Text Size:-+

WBW6 Has Been Announced: South African Reds

The sixth incarnation of Wine Blogging Wednesday has been announced for the date of February 16th. Each month, of course, we choose a theme, and then bring you a variety of bloggers (last month it was over 40) who all taste wines according to that theme and then post their notes online.

For the next version of this global wine tasting event we will be sampling South African Reds, hosted by Jeanne at CookSister. Jeanne originally hails from South Africa and who has provided some background information on the region for those who are interested.

Hope to see what you are drinking on February 16th.

Comments (9)

jacques van wyck wrote:
02.09.05 at 5:34 AM

Finally! South African wines! My all-time favorite is a limited edition estate wine comparable (probably better) than Opus One. 1997 Warwick Femme Bleue.

See you on the 16th

Jacques wrote:
02.09.05 at 5:45 AM


Warwick Femme Bleue 2001 (CWG Auction 2003)
50% Cabernet Sauvignon, 33% Cabernet Franc, 17% Merlot - Cabernet Sauvignon, Cabernet Franc and Merlot planted in 1981. 75% matured in new Vicard barrels and 25% in older Nadalie and Mercury barrels. Excellent maturation potential. Tasting note:Heady, sweet, luscious ripe fruit: mulberries, blackcurrants and other red fruits are balanced by fine silky tannins. Incredible texture and mouthfeel, firm consistency and a refreshing citrus peel acidity which balances the generous alcohol and extract. Leathery tar flavours are an influence of heavy char Vicard barrels. Yummy!! Not for the faint hearted.

Jassmond wrote:
02.09.05 at 2:54 PM

Yeah! Overpriced, overdone,
over-underhyped southern
hemisphere wine! Brilliant idea.

Alder wrote:
02.09.05 at 2:59 PM


If you're going to be critical help us all out by being more specific. Are you saying all South African wines are overpriced? Or are you reacting to the wine note which Jacques posted? I also don't know what "overdone" or "over-underhyped" means.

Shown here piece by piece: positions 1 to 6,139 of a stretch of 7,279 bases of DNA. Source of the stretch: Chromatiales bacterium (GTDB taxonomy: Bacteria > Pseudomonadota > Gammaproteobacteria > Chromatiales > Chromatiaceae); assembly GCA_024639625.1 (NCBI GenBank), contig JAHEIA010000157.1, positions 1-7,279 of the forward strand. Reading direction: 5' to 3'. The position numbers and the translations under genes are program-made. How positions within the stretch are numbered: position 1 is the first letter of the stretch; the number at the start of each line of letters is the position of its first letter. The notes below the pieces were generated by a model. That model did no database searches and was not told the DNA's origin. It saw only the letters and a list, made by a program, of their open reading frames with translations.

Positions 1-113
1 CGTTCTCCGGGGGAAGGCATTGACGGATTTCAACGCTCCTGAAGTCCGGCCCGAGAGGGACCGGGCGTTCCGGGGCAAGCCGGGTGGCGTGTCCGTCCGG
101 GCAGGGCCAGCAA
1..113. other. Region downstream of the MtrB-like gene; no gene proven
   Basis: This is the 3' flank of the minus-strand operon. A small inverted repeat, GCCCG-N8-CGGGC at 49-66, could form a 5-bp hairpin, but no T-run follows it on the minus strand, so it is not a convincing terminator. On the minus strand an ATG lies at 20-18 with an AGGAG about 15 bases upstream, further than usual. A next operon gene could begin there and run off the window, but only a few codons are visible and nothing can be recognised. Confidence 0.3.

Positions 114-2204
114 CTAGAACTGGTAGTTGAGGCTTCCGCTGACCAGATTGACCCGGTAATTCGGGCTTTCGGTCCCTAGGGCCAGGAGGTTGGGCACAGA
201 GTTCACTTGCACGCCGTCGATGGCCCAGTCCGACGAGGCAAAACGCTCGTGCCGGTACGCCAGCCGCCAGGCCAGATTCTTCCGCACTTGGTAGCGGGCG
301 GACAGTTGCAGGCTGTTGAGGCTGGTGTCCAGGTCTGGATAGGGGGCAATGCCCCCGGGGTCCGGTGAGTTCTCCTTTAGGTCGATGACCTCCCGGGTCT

Please clarify !

cavenman wrote:
02.09.05 at 4:14 PM

I love all that rupert and rothschild have done... cab-merlot and chardonnay (cuvťe Nadine) are superlative efforts... New world wines with old world elegance, it makes for a nice change from most of the gooey and oakey new world efforts.

Jassmond wrote:
02.12.05 at 9:53 PM

Okay, a bit reactionary, and I am sorry. But, yes, I think that 90% of SA wines are overpriced, simply because they are industrial swill. They are wines manufactured for scores and exhibit all the varietal correctness you can expect from reverse osmosis.The "over-underhyped" line refers to the fact that for years now we have heard just how under-hyped these wines are. They are the most discovered least discovered wines out there.

Yes, I am being reactionary, and I will admit that I have yet to find a single southern hemisphere wine that I think was worth the petrol that brought it north. Still, it is a bit depressing to think of a realm of intelligent, discerning tasters, forced for a day to drink these wines.

Best Regards,

Jacques Van Wyck wrote:
02.14.05 at 4:01 PM


Don't know where to begin with Jeff's comments. Obviously, Jeff you've never been to Paarl or Stellenbosch to experience the wonderful variety of wines South Africa has to offer.

As far as overpriced and overhyped--this couldn't be further from the truth. Most of the premium KWV wines or Estate wines can't even be found in North America. And if they are, they're probably overpriced. You can blame that on the antiquated distributor model in the U.S.

To truly appreciate South African wines you need to spend a week or two in Cape Town, Johannesberg and Durban and the surrounding wine country to truly appreciate these wines. Furthermore, this is a great way to experience the best food and wine South Africa has to offer at a terrific price. With the cost differential, a premium estate wine priced at R$500 wine is less than 100 bucks.